Churgin: Definitely. The way it works is, you can log in or not, go into our system and basically do a series of queries. If we represent the song or songs you are looking for, all or in part, we will issue a license for whatever percentage we represent. You can use credit or debit as payment and you instantly have a signed and usable license for CDs or downloads.
JW: HFA represents thousands of music publishers. For a new music publisher to sign up with HFA, do they need to have a catalog already generating substantial income?
Churgin: No. The only thing they really need is have one recorded song distributed by a third party.
JW: What commission percentage do publishers now pay to HFA for your services?
Churgin: Right now, they pay 7.75%. We just announced a new commission program, the Reduced Commission Program (RCP), available to all HFA affiliates, which will allow them to participate differently and, if they participate in the program, will substantially reduce our commission. By participating in this program, publishers are guaranteed a reduced commission rate of 5.25% in exchange for centralizing all their U.S. mechanical licensing and royalty processing with HFA. RCP provides additional benefits for publishers such as receiving advances and the inclusion of all musical works in HFA’s Royalty Compliance Examinations. It’s important to note that this is the first time in 85 years that our commission is being looked at in a new and different way.
JW: One main reason why publishers have liked HFA is because you’re known for auditing record labels for royalties. Does HFA still regularly conduct audits, for all sources of income?
Churgin: We examine everyone, majors as well as independents. Right now we have over 30 audits going on concurrently. We are doing that constantly. The idea is to ensure that licensees are careful about keeping appropriate books and records in order to report royalties on a timely basis.
JW: I read that HFA is now starting eSynch, a one-stop licensing program. How does eSynch work?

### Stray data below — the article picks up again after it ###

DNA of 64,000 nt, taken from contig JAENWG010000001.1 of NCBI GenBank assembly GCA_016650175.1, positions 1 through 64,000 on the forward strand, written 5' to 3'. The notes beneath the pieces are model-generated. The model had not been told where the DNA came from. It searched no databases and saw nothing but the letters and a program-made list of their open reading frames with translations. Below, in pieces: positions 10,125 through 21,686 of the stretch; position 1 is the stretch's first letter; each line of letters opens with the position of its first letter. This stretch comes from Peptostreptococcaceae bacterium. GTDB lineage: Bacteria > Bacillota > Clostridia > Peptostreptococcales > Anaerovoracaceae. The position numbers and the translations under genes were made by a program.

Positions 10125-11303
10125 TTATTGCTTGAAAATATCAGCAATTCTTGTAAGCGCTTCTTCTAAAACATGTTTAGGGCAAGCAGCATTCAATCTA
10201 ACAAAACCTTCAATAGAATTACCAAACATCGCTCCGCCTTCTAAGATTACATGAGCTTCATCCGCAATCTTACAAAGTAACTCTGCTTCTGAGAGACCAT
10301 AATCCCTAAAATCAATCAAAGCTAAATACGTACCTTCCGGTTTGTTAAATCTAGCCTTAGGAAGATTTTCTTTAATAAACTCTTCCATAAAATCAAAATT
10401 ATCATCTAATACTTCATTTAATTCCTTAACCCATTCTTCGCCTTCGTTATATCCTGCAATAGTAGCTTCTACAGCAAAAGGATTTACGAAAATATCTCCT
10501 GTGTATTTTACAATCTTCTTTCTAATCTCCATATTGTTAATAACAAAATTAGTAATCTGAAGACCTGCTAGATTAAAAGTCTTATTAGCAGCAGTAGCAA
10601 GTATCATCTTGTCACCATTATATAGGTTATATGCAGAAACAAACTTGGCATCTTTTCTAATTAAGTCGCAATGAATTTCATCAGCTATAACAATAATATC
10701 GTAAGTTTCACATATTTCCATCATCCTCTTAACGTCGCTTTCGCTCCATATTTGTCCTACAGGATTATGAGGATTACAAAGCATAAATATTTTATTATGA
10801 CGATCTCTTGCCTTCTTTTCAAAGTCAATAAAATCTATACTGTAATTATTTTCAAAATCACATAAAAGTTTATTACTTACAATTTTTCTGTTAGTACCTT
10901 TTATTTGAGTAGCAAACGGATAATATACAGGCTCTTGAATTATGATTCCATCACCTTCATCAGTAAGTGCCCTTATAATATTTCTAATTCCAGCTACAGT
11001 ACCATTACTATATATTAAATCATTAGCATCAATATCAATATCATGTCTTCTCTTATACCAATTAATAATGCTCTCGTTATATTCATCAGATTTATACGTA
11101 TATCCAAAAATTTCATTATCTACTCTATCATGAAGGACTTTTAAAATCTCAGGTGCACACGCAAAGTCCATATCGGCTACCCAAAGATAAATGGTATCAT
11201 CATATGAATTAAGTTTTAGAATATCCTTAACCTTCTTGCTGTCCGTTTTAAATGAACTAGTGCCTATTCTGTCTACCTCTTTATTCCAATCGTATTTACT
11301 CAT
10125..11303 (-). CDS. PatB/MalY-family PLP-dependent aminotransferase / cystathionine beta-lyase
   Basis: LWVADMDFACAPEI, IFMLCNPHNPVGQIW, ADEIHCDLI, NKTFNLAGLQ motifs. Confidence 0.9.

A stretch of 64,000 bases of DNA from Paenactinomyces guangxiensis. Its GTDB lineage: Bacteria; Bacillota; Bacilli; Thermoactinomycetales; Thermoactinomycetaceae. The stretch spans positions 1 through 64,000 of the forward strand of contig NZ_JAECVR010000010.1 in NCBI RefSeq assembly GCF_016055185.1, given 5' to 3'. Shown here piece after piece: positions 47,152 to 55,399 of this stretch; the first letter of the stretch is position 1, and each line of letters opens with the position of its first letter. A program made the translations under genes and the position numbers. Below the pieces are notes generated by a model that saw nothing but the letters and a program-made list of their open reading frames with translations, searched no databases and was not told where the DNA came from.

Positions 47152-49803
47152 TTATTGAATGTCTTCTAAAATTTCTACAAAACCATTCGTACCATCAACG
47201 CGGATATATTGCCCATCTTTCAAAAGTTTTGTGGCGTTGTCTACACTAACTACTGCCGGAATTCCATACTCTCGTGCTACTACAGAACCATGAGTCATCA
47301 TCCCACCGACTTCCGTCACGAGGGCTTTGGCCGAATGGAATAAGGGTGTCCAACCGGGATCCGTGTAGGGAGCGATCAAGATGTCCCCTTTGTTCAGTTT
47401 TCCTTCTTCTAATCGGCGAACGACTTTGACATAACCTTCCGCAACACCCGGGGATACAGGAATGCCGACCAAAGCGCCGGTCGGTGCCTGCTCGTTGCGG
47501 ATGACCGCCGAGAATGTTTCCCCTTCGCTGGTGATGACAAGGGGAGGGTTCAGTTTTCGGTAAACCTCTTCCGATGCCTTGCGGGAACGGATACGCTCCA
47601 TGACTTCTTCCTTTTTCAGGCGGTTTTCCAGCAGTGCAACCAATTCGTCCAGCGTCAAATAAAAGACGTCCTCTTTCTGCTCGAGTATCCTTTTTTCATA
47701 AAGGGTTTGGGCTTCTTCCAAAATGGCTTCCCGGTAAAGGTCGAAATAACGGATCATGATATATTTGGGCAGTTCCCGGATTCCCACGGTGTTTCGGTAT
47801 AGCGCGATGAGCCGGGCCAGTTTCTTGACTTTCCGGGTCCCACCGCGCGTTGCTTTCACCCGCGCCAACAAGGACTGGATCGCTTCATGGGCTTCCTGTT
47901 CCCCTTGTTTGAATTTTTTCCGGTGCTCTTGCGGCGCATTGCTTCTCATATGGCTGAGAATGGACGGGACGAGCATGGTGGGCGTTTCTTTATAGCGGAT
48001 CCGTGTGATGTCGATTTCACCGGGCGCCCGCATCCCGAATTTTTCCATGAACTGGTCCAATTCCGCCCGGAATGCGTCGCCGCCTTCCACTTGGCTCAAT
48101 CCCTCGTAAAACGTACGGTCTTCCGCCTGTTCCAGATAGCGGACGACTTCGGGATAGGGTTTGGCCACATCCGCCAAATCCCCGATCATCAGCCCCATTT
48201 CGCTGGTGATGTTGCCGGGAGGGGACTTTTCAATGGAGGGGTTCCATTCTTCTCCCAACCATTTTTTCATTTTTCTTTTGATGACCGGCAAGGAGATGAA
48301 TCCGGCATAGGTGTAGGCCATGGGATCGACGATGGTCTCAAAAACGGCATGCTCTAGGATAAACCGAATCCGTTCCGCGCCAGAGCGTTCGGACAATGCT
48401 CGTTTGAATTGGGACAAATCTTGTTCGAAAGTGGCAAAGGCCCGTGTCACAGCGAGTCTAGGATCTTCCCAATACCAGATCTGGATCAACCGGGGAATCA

Churgin: eSynch is HFA’s online synchronization licensing tool. If you’re creating a wedding video, corporate video, personal website video, using background music on your website, or in a film that will be shown at film festivals, you can use eSynch to secure a license. eSynch makes it easy ‘ all songs available on eSynch are 100% pre-cleared for both the master recording and publishing synchronization rights. eSynch allows individuals to go online and ID a song and see what the rate is. We’re proud to be starting this ‘ eSynch should be available soon.
JW: What future trends do you see in the music business?
Churgin: Change will be with us for a very long time. The important thing is that we at HFA remain nimble, agile and adaptive to whatever that change may look like. Without sounding facetious, a lot of trends in the media and music industries are ‘flavor of the month.’ A few months ago, for instance, no one was talking about the Amazon Cloud and now it’s all over the place. Will it last? Who knows? What makes HFA unique and competitive is the fact that we can handle those trends and shifts no matter what.
JW: Moving forward, what are the main services HFA provides which are essential to songwriters and publishers?
Churgin: The thing to remember is that HFA is always looking in the marketplace, trying to discern what products and services are most in demand and least available on the part of songwriters and publishers. In order to be competitive, you have to stay ahead of the curve. Our mantra every day is ‘better, faster’ ‘ and we mean it!
Jonathan Widran is a free-lance music/entertainment journalist who contributes regularly to Music Connection, Jazziz and All Music Guide. He can be reached at [email protected]. He is also on Google+